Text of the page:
In the middle of a football city, at the home of an NFL charter franchise, the North American president of Adidas dared to ask a question Wednesday night that surely had George Halas turning in his grave.
“How do we make soccer the most powerful sport in America?” Mark King asked before the MLS All-Star Game at Soldier Field, in which Real Madrid beat the All-Stars on penalty kicks after a 1-1 tie in regulation.
Somehow, the buttons in King’s dress shirt managed not to pop. His company had just signed a whopping six-year, $700 million sponsorship agreement with the MLS that reflected the growth of the league. King felt so emboldened by the development that, at an earlier event, he predicted that “20 to 30 years from now, I think MLS can be as big as the NFL.”
This is probably the wrong week for football supporters to argue, but that’s a debate for another day. This one clearly belonged to soccer.
Commissioner Don Garber sounded nearly as ambitious basking in the economic boon for his sport, which league research shows has become the second-favorite among fans between the ages of 12 and 34. The sport where you can’t use your hands appeals to fans most comfortable using their thumbs, texters and tweeters who see the world through the prism of Instagram and Snapchat. Youths also embrace technology easier, like the Video Assisted Referee system the MLS will implement next week.
With the financial backing of Adidas, Garber believes soccer will continue to creep into the consciousness of teens and millennials the way it did on a rainy summer night on the lakefront.
“A real seminal moment in our league,” Garber called the deal with Adidas.
It practically overshadowed the exhibition that brought both men to town, the friendly between the best of the MLS and a world-class team with enormous popularity. The MLS roster included a league-high four players from the Fire, including German sensation Bastian Schweinsteiger, voted a captain. When Schweinsteiger walked onto the field for the first time at Monday’s practice, he offered an endorsement that pleased the Chicago Park District as much as his 4.35 million Twitter followers.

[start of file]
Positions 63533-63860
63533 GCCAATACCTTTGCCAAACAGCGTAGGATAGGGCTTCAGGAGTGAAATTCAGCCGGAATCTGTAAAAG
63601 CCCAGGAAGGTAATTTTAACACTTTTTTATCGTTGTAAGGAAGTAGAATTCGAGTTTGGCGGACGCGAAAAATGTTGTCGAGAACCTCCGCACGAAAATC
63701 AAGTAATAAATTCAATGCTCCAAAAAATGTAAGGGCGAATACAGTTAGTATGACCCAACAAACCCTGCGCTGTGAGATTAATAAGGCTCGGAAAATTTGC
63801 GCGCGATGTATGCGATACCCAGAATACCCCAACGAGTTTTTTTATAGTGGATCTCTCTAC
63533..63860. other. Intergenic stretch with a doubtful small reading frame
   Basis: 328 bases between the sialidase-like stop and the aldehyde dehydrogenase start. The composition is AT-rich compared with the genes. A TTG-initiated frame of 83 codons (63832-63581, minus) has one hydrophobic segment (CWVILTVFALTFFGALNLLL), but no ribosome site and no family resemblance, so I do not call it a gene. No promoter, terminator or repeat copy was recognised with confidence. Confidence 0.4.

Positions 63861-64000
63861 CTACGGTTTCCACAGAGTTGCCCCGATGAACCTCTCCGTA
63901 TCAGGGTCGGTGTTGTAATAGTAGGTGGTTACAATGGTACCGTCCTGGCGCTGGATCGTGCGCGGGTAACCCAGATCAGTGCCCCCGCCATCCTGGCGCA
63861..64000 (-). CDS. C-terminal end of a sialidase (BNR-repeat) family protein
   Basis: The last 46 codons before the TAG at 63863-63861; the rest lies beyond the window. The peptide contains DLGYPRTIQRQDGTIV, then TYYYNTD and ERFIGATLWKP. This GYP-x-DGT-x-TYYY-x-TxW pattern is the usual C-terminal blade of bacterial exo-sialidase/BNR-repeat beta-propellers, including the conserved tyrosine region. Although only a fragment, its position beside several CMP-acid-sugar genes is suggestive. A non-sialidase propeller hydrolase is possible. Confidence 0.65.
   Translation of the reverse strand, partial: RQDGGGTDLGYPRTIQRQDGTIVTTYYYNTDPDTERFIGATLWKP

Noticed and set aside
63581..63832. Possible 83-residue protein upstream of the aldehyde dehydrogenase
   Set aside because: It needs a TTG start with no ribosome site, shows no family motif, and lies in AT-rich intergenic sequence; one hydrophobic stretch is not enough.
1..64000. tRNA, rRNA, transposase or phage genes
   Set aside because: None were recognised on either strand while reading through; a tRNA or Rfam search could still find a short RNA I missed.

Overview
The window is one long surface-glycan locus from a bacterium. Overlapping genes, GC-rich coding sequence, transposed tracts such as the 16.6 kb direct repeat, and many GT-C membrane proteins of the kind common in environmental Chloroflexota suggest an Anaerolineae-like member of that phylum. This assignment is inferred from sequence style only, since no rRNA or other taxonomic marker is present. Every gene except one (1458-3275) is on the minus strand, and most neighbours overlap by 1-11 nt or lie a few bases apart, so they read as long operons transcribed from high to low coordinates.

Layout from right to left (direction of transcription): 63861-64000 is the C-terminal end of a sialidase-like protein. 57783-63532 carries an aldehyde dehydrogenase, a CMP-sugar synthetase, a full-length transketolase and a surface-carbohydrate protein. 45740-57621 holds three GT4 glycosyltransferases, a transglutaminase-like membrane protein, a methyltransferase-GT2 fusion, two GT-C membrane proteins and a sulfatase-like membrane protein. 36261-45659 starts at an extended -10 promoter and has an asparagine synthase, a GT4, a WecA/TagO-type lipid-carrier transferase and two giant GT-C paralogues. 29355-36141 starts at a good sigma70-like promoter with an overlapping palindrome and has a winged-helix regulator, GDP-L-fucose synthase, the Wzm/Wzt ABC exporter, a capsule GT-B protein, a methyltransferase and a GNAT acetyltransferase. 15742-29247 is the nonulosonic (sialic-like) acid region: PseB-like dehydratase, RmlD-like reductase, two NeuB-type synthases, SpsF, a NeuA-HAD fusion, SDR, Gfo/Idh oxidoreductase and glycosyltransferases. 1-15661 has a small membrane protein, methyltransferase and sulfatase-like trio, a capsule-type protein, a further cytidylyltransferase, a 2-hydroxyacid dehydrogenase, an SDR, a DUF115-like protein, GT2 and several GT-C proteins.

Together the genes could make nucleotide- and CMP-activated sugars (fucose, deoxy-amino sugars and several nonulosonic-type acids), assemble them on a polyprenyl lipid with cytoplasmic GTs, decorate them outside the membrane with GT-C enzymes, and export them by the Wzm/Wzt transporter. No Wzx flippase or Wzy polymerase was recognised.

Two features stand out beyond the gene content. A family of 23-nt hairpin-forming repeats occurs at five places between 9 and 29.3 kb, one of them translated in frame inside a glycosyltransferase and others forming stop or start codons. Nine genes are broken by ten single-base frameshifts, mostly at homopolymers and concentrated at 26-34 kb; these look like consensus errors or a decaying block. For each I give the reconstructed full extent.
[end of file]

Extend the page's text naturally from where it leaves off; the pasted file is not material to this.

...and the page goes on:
“It’s just amazing,” Schweinsteiger said surveying Soldier Field.
Somewhere in the drizzle, Mayor Rahm Emanuel smiled. In June 2016 while attending the Copa America Centenario tournament in the same stadium, Emanuel and Garber killed time during a rain delay getting better acquainted. Emanuel suggested bringing the MLS All-Star game to his city. The league staged the All-Star game at Toyota Park in Bridgeview in 2006 and Garber, on the job since 1999, liked the idea of returning to a bigger venue. The resurgent season of the Fire — 11-5-5 and averaging 16,410 fans per game — only helped make the decision look like a smarter one.
“We’re really thankful the Fire has their mojo back, yes,” Garber told the Tribune. “We were waiting for the perfect opportunity to come back. Real Madrid was the alignment of all the soccer stars in one moment.”
The Cubs and White Sox both played home games Wednesday but more global focus surrounded the futbol game played before a crowd of 61,000 midway between both baseball parks. The league issued about 700 media credentials. Flags from all over the world flew at pregame tailgate parties. JenCarlos Canela, a 29-year-old international pop star, sang the national anthem. Heck, the game was considered a trendy enough ticket to attract Dwyane Wade, the connoisseur of cool.
Take it from someone familiar with the football team that calls this place home; this game lured more stars to the stadium than any NFL game will in 2017.
“It’s our own version of the Mid-Summer Classic,” Garber said.
As much as Garber enjoyed himself, it still falls short of the most fun he has had in Chicago. His wife, Betsy, hails from Highland Park and the couple were married at Spiaggia in 1985 — “way before President Obama and Michelle were having regular meals there,” Garber joked. He almost was late for his rehearsal dinner because he attended a Cubs game at Wrigley Field and ran into traffic.
“So you can see I love this city,” Garber said.
Visiting Chicago again was good for Garber’s future. At an owners meeting before the game, David Beckham showed up with an investor to make a pitch for an MLS expansion team in Miami. Beckham was so persuasive that owners voted to authorize Garber to proceed with plans to expand in south Florida.
“David was passionate, articulate and focused,” Garber said of Beckham.
“Becks” also might have been the biggest soccer celebrity on hand with Cristiano Ronaldo, the planet’s most popular player, on an extended vacation. In a 45-minute pregame news conference, Garber neither addressed nor was asked about Ronaldo’s absence. But you didn’t have go far to find a No. 7 “RONALDO” jersey in the stands.
Carlos Gonzalez, 25, loaded 10 of his friends in his white Ford van and drove down from Milwaukee, all wearing Ronaldo jerseys, with hopes that the Portugese superstar might show up at the last minute. They tried to make the best of the situation by throwing a football around the Waldron Lot and cooking steak on a grill.
“We spent $130 apiece on these tickets,” Gonzalez said. “So we are very disappointed Ronaldo isn’t here.”
The only consolation for the MLS if too many fans agreed: They’re young. They’ll get over it.